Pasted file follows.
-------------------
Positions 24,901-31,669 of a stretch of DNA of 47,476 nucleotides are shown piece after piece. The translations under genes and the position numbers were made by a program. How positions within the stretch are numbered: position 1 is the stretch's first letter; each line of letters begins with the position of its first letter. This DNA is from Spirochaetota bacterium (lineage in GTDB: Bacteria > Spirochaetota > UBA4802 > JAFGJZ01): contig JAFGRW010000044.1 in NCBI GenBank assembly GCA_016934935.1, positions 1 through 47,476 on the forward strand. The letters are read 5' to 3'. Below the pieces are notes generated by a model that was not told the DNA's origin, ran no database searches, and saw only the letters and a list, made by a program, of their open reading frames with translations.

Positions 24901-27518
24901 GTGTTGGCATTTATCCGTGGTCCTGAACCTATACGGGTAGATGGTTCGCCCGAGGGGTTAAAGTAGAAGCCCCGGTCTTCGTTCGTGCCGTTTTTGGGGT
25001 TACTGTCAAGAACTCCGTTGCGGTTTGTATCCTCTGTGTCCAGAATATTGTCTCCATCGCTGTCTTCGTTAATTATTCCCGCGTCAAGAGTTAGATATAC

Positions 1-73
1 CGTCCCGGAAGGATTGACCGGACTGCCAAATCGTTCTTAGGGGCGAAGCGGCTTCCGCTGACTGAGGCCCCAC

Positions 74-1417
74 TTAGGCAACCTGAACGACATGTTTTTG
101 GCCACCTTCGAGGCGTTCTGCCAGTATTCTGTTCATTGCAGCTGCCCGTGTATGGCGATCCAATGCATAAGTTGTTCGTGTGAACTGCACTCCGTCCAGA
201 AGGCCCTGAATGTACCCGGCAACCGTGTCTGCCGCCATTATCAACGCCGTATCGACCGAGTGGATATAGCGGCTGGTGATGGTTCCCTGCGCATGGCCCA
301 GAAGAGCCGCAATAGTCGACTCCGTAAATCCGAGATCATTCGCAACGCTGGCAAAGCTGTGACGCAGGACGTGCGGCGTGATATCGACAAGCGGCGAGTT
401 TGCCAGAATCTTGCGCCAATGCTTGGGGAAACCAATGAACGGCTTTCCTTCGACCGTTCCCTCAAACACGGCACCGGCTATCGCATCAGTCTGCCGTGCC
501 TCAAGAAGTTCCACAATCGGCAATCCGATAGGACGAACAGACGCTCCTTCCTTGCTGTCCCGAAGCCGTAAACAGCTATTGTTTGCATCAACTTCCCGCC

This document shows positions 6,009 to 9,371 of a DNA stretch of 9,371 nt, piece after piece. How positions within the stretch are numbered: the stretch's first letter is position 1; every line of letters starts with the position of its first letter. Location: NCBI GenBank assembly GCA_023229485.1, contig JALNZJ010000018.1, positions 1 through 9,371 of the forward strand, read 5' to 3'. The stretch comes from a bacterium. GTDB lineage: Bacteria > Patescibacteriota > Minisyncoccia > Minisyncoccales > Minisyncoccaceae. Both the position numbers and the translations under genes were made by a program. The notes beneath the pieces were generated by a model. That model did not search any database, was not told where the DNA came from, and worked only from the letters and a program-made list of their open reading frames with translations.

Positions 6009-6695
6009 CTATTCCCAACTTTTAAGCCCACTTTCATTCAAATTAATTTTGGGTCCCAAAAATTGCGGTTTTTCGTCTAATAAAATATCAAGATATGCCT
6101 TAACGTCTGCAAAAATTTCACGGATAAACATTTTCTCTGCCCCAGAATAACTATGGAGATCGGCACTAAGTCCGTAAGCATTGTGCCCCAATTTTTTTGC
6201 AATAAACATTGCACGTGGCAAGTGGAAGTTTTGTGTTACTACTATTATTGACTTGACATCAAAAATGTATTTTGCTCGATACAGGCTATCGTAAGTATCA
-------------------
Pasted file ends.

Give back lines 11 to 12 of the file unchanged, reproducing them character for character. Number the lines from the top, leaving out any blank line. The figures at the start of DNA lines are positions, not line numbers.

301 GAAGAGCCGCAATAGTCGACTCCGTAAATCCGAGATCATTCGCAACGCTGGCAAAGCTGTGACGCAGGACGTGCGGCGTGATATCGACAAGCGGCGAGTT
401 TGCCAGAATCTTGCGCCAATGCTTGGGGAAACCAATGAACGGCTTTCCTTCGACCGTTCCCTCAAACACGGCACCGGCTATCGCATCAGTCTGCCGTGCC